Company of Heroes – Review

Time to salute this classic real-time strategy offering once more.

  • Feral Interactive
  • www.feralinteractive.com
  • £13.99, $13.99, 14,99 €
  • Compatibility: Any iPad released since 2017 or any iPad Pro, iOS 13.1 or later

Real-time strategy games have come on a long way since Command & Conquer. Company of Heroes took the genre to the next level when it first appeared on Macs and Windows PCs back in 2006, and it’s now made its way onto the iPad.

Set in the European theatre of World War II, you control two companies of American troops in their battles against the Wehrmacht through 15 exciting missions, starting with the D-Day Landings of June 1944. The two companies are very different beasts. Able Company is an infantry unit that can quickly build squads and defences. Soften up the enemy with your artillery, and overrun their positions with tanks. Fox Company, on the other hand, is airborne. Capture enemy installations with your paratroopers, or destroy them with your bombers.

The battlefields are destructive, so you can use this to your advantage if you plan wisely. Make sure the Germans don’t do this to you, though – keep an eye on those defences.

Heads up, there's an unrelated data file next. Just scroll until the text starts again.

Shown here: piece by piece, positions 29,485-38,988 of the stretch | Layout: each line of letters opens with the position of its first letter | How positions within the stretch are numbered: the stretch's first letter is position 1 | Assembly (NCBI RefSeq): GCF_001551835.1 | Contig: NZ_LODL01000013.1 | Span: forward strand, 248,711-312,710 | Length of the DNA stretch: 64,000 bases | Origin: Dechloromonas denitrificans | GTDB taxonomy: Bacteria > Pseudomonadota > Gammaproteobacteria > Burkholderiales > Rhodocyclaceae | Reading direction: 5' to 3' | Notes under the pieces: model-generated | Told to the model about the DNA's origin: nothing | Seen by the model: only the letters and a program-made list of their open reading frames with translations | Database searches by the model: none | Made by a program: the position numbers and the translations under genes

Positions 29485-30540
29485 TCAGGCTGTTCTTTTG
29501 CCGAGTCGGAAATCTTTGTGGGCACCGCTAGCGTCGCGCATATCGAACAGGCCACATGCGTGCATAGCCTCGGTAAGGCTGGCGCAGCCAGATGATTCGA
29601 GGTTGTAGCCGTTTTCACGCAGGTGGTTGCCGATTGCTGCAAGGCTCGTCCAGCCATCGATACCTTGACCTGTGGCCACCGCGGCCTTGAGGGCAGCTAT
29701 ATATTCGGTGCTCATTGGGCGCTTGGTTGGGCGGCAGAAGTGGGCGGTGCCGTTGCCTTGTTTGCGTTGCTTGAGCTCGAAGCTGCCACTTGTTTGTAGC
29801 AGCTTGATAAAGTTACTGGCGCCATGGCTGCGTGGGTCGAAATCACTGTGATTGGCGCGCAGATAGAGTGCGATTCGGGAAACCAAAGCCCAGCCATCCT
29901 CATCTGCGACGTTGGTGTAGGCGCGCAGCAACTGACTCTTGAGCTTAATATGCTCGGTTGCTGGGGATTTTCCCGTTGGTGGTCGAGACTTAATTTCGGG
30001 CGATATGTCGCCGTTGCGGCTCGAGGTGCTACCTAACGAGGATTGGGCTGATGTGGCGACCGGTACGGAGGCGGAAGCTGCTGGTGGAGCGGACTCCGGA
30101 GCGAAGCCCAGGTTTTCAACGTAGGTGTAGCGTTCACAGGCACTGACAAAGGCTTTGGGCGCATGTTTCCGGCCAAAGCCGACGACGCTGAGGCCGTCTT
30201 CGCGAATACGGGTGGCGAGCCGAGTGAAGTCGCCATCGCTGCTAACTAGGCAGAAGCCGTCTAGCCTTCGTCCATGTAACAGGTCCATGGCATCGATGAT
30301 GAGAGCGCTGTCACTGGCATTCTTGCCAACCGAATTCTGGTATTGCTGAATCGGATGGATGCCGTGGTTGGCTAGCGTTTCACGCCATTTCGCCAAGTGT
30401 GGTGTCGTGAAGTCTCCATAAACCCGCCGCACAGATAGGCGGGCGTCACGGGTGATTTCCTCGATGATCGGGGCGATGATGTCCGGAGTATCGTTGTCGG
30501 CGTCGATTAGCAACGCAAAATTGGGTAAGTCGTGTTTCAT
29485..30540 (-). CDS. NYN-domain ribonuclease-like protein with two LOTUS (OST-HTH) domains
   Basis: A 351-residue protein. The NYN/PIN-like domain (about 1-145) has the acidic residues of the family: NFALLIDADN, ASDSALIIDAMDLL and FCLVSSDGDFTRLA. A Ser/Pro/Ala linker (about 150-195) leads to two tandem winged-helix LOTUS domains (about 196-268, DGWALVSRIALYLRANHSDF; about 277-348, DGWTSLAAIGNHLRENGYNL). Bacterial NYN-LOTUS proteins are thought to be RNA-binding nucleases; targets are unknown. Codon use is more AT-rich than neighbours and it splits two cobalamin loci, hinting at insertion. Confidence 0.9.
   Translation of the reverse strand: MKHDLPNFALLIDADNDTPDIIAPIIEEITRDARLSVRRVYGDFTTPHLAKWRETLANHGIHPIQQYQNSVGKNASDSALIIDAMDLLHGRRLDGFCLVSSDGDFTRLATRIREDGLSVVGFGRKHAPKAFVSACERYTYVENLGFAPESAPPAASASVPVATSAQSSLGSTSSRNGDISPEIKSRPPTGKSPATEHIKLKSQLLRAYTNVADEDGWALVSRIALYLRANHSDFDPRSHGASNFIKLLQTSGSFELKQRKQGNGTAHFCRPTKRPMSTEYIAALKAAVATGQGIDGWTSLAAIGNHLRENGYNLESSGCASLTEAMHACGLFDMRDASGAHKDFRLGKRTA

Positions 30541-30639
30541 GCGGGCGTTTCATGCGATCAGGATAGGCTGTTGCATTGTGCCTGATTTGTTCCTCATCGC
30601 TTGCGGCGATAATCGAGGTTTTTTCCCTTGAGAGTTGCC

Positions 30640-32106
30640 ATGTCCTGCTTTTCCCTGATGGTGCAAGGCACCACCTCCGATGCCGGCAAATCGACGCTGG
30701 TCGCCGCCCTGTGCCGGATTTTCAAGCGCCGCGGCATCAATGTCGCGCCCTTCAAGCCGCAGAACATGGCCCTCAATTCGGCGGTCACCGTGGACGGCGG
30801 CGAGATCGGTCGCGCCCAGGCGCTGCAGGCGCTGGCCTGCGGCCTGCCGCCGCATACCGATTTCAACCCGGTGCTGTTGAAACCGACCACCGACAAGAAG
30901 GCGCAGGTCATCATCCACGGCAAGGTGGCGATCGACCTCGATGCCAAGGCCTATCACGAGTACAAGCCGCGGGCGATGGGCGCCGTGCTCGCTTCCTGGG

The game has been very well ported to the iPad. Graphics are optimised for the Retina screen, and a new Command Wheel makes giving orders to your units a breeze. Multiplayer Mode isn’t available on the initial release, but it may be added later, along with the ‘Opposing Fronts’ and ‘Tales of Valor’ expansion packs.
Don’t expect instant rewards. It takes a few games and some time with the tutorials to get the most from Company of Heroes, but when you’ve got to grips with the game, it’s awesome.

Company of Heroes
  • Overall
4

Summary

A solid, and sometimes spectacular conversion of a classic game. Ideal for real-time strategy war gamers.

+ Gaming classic on iPad
+ Lush visuals
+ Lots of it
– Takes time to get into

Ian Osborne

Ian has worked on computer and video games magazines since the legendary Crash and Zzap! 64 in the early Nineties, so he’s seen many changes over the years (including an expanding waistline and receding hairline). A lifelong Mac user, he bought his first Mac in the year 2000. It’s a testament to the resilience of the Mac that his mother is still using that computer to this very day.

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